In laboratory experiments we explore the effects of communication and group decision making on investment behavior and on subjects' proneness to behavioral biases. Most importantly, we show that communication and group decision making do not impact subjects' overall proneness to the hot hand fallacy and to the gambler's fallacy. However, groups decide differently than individuals, as they rely significantly less on useless outside advice from "experts" and choose the risk-free option less frequently. Furthermore we document gender differences in investment behavior: groups of two female subjects choose the risk-free investment more often and are marginally more prone to the hot hand fallacy than groups of two male subjects. (C) 2015 The Authors. Published by Elsevier B.V.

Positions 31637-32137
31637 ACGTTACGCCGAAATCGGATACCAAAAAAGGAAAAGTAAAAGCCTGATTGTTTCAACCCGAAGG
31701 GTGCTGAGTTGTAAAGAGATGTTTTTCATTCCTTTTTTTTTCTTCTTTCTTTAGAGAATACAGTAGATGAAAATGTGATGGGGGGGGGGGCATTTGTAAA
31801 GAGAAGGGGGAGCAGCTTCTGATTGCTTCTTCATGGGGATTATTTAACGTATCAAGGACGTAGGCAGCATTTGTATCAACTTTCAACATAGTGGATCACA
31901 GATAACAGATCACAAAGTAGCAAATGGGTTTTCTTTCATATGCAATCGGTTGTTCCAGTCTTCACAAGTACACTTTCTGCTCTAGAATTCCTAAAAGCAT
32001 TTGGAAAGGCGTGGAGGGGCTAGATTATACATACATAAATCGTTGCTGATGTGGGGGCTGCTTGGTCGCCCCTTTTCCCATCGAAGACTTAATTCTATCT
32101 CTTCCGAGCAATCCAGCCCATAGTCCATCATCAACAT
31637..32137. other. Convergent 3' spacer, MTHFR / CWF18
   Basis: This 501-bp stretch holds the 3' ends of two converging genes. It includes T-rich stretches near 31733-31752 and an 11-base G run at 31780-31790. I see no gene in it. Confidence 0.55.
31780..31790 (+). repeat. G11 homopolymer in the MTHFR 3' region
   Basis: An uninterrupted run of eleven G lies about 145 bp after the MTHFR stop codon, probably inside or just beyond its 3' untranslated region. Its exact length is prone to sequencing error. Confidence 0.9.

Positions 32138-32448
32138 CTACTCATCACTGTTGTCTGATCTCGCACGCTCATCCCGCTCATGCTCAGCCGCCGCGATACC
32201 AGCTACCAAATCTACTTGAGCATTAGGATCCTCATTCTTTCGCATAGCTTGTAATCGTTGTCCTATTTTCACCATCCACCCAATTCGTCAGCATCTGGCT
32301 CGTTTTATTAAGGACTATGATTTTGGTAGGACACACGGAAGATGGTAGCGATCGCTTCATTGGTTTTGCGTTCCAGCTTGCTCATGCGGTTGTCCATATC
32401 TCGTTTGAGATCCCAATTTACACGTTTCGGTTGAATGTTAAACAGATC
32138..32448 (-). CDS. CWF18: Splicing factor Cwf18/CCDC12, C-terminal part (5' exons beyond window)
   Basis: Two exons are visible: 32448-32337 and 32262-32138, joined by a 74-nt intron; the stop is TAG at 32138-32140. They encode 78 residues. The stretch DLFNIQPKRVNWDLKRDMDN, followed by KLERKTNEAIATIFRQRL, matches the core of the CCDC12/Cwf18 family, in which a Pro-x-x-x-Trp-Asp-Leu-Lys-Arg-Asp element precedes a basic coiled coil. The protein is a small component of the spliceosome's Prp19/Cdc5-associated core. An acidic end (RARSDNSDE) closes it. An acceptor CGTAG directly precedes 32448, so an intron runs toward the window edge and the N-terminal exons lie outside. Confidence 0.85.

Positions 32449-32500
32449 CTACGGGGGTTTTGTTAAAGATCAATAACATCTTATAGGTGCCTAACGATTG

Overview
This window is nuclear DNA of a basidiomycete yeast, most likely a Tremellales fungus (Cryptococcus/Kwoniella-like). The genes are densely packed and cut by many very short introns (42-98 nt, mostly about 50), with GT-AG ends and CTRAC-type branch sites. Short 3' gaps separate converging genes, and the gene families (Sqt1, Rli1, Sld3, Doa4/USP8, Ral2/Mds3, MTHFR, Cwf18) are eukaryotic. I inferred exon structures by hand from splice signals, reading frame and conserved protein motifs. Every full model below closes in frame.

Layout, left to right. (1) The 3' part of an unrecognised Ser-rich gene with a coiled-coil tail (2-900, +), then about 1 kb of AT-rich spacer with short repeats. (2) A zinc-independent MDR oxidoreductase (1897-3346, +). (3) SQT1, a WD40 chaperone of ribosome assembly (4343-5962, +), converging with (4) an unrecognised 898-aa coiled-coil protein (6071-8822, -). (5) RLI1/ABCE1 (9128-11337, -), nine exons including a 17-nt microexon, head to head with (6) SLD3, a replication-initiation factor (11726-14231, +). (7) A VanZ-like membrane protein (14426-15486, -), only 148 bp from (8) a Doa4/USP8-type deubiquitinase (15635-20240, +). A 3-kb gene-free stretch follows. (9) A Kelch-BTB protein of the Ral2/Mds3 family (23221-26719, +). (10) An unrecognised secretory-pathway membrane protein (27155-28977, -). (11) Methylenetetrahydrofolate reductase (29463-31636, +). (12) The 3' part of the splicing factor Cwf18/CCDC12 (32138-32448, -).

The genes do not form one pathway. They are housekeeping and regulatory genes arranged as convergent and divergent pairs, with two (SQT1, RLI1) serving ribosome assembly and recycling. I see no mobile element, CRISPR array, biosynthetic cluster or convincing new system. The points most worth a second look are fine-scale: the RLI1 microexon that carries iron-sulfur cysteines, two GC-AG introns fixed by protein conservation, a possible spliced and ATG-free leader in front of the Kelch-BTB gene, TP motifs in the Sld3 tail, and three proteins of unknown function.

SAMHÄLLSVETENSKAP -- Ekonomi och näringsliv (hsv//swe)
SOCIAL SCIENCES -- Economics and Business (hsv//eng)